"This book has haunted me."
Florence Welch of Florence and the Machine has given us iconic hits like "Dog Days Are Over" and sleeper gems like "Seven Devils," but she's now utilizing a brand new skill-set.
The singer will write the music and lyrics for a musical version of The Great Gatsby. She will collaborate on the lyrics with Thomas Bartlett (AKA Doveman), who co-wrote Sufjan Stevens' Oscar-nominated track "Mystery of Love" and Pulitzer Prize-winning playwright Martyna Majok.
Published in 1925, F. Scott Fitzgerald's The Great Gatsby is considered one of the greatest American novels. It tells the story of Nick Carraway as he meets Jay Gatsby, a wealthy and mysterious millionaire who harbors a long-stewing infatuation with Carraway's cousin, Daisy. The book came into the public domain this past January and has spawned a number of adaptions, including a gay version and a zombie version — but none so high-profile as this one.
"This book has haunted me for a large part of my life," said Welch of Gatsby. "It contains some of my favorite lines in literature. Musicals were my first love, and I feel a deep connection to Fitzgerald's broken romanticism. It is an honor to have been offered the chance to recreate this book in song."
Though Welch doesn't have any musical theatre songwriting experience under her belt, a closer look at her body of work reveals why she's a solid pick for this once-in-a-lifetime opportunity. Welch is an expert at creating magnificent concept albums and threading vivid images into her songs, using grand themes to elevate her music to stratospheric emotional highs.
Still, it's hard to imagine exactly how her music will work with the story, which of course takes place during the Jazz Age. Baz Luhrman's 2016 film utilized a mesmerizing combination of jazz, electronica, hip-hop, and indie-alternative that perfectly translated the revolutionary nature of jazz in the 1920s to a sound that was equally revolutionary to our 21st century ears.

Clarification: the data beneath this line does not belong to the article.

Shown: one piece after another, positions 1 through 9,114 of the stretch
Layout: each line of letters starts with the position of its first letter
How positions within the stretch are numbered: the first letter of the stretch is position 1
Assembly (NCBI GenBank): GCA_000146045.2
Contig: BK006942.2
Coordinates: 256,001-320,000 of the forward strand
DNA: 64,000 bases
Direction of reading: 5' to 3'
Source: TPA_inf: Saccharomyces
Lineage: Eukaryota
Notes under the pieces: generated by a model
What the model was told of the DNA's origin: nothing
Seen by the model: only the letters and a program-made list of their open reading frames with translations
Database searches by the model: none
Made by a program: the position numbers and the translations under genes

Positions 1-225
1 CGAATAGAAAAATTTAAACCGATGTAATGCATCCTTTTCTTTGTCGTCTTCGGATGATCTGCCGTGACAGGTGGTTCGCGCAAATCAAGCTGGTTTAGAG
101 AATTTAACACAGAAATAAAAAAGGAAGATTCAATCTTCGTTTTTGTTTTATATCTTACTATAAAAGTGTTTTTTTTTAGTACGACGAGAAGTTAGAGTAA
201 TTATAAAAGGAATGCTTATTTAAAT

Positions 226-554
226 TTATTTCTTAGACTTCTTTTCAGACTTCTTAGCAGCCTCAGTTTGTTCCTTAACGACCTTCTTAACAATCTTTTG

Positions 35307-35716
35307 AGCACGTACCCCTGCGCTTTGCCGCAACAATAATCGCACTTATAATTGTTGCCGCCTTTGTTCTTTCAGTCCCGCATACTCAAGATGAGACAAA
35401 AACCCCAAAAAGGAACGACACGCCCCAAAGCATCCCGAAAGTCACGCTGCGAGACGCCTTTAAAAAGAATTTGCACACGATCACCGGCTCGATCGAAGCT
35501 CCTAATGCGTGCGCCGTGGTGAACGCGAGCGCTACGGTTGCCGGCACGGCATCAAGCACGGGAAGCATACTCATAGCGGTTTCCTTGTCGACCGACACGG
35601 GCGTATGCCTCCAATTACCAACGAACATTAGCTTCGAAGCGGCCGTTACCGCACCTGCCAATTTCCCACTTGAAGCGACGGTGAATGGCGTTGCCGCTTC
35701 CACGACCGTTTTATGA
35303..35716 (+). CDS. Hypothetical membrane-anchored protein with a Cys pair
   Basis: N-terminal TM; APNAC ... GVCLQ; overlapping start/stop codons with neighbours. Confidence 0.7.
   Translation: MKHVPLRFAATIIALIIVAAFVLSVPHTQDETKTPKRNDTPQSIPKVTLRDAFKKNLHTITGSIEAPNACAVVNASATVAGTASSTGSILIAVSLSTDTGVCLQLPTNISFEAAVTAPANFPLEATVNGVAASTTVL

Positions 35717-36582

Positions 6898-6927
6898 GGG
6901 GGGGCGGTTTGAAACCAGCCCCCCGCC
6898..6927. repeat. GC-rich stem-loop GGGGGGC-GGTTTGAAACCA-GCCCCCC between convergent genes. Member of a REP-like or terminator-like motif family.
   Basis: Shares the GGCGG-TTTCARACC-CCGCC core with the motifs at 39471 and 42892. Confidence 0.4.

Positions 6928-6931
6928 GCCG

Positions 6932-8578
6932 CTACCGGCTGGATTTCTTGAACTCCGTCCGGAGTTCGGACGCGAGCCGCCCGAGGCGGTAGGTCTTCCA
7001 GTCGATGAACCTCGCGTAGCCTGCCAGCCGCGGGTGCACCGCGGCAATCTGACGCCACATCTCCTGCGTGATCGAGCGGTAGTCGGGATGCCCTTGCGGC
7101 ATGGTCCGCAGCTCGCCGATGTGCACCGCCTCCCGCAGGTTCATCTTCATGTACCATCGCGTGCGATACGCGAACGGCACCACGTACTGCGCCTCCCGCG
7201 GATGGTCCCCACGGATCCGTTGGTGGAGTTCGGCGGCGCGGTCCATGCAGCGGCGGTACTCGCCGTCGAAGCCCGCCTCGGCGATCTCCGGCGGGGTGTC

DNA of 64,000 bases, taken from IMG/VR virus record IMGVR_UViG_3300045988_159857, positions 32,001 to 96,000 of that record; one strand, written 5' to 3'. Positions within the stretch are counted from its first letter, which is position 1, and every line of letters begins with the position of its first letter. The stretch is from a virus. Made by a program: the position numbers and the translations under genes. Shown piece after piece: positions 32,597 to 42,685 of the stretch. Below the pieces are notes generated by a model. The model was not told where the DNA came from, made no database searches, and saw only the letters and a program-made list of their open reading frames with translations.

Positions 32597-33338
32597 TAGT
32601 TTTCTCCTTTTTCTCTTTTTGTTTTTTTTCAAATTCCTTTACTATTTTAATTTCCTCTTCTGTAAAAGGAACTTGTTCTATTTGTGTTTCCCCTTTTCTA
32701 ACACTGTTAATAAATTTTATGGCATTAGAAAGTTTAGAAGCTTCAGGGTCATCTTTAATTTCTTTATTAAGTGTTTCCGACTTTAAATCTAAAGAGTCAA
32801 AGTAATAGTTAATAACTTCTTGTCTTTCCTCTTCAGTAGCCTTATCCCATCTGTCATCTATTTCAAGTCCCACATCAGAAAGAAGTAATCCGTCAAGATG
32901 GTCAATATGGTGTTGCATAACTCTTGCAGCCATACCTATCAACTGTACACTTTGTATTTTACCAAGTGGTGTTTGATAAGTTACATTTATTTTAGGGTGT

While Welch is a virtuosic performer and songwriter, it's hard to know if she'll be able to pull off a similar feat, but maybe the musical is aiming for a different, more rock-opera-esque vibe. Certainly, Welch will give us a fantastically dreamy ballad for Daisy and more than a few fabulously energetic Gatsby party numbers. Her literary background (she runs a book club) and her penchant for poetry and detail also fits well with Fitzgerald's famously lavish prose style.
"Florence's passion for Gatsby and exceptional musical storytelling will bring this iconic love story to life in ways we have never experienced before," said production leaders Len Blavatnik and Amanda Ghost in a statement. "Martyna and Rebecca are two of the most exciting theater artists of their generation and, together, this extraordinary team brings a thrilling new perspective to one of the most culturally significant books of all time. It's been 100 years since The Great Gatsby was published, and there could be no better time for a new musical adaptation of the greatest party America ever threw."
It does seem like a good time for Gatsby to make its Broadway musical debut. As Broadway plots its return from its endless darkness and as the world hinges on the edge of a potentially very wild summer (if vaccines and virus outbreaks cooperate, God willing), perhaps the unhinged, opulent exuberance of the Gatsby story will resonate.
The Great Gatsby is, after all, a story about intense yearning and desire finally allowed to actualize — and who hasn't spent this quarantine in their homes, longingly gazing at distant green lights? On the other hand, the built-in and layered critique of capitalism embedded in Gatsby might resonate in a nation that seems increasingly disillusioned with the economic system. Few stories can encapsulate this complexity of themes, but Gatsby, of course, is the gold standard narrative for people both exhausted and entranced by unattainable wealth.
Great Gatsby: A New Musical will announce its pre-Broadway run soon, and a cast recording of the music will be released on Warner Music.